There is no strict rule for the starting point. Usually, eihter the Value Proposition or the Customer Segments will provide an answer to the questions:
- Which problem do we want to solve?
- Whose problem do we want to solve?
The elements may be grouped as follows:
- Value Proposition – Customer Relationships – Channels – Customer Segments
- Key Partners – Key Activities – Key Resources
- Cost Structure – Revenue Streams
- Eco-Social Costs – Eco-Social Benefits
Visualizing the idea shared by the team members on the canvas clarifies the individual expectations. It helps removing discrepancies and finding a common understanding.
In a second – often parallel – process, the idea is further developed into a business.
Once the canvas has reached a first version, it is presented in front of the class, to another team or a coach/teacher. The feedback and considerations from outside shall be taken into account in the subsequent iteration.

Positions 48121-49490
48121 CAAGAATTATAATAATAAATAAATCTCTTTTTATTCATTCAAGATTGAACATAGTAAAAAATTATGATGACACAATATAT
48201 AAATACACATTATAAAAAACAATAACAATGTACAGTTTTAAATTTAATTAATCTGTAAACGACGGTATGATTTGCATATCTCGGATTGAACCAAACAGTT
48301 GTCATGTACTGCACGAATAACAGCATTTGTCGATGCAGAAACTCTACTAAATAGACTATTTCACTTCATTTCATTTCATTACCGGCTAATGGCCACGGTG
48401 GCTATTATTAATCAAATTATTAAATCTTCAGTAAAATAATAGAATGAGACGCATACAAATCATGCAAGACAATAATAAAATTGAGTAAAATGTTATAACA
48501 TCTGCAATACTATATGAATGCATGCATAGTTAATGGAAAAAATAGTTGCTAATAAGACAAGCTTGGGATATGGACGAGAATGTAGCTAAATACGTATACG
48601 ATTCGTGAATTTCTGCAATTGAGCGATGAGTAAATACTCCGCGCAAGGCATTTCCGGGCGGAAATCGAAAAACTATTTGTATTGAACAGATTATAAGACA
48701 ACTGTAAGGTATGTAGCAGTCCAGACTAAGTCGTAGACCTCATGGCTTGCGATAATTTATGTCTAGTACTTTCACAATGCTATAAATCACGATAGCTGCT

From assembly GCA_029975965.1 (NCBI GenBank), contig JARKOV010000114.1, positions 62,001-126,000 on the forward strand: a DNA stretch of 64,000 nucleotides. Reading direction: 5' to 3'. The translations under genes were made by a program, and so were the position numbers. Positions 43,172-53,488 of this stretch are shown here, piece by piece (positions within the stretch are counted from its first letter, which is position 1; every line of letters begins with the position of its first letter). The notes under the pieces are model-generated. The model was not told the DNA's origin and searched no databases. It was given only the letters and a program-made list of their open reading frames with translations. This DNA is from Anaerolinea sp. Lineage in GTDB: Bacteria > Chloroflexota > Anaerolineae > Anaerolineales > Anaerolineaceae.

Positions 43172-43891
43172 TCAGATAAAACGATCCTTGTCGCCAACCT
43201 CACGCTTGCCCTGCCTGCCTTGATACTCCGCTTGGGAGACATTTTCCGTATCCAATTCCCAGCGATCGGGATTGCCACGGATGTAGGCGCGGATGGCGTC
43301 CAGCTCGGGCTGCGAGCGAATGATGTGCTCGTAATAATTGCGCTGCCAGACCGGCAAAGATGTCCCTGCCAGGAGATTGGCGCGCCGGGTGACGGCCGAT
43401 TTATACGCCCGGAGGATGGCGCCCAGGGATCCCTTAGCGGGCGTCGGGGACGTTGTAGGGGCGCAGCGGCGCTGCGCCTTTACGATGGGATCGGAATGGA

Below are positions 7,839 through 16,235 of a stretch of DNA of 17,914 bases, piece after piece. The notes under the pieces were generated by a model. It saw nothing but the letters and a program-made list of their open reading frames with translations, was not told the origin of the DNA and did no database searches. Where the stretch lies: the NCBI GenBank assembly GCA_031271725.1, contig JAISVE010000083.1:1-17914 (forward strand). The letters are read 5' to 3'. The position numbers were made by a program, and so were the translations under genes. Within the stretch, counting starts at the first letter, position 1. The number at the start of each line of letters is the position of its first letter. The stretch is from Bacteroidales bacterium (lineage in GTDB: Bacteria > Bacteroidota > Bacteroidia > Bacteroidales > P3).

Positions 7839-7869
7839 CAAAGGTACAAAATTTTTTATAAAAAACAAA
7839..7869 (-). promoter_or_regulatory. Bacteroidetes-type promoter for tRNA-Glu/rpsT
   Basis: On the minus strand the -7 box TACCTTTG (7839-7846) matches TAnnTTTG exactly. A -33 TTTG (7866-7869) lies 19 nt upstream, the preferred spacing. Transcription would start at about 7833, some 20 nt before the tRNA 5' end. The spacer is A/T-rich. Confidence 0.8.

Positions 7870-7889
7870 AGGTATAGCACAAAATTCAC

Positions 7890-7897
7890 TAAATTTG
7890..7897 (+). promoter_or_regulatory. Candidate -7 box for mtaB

This step can be repeated several times. It might also be the motivation for a first prototyping.
The result of the canvas is a solid, coherent business model. For realization of the idea more specific data are needed. The model is translated into operational objectives – including milestones and more detailed plans for finance and communications.
Both, business plan and canvas, remain modifiable supports for the impementation of the business idea. They serve as controlling instruments and basis for strategic decisions.
- Visualization of complex relationships
- Focus on key aspects of business
- Integration of eco-social impact
- Popular method
- Compare alternative models
- For new and existing businesses
- Sustainable Business Model Canvas (jpg)in high resolution for printing (DIN A1, 1MB)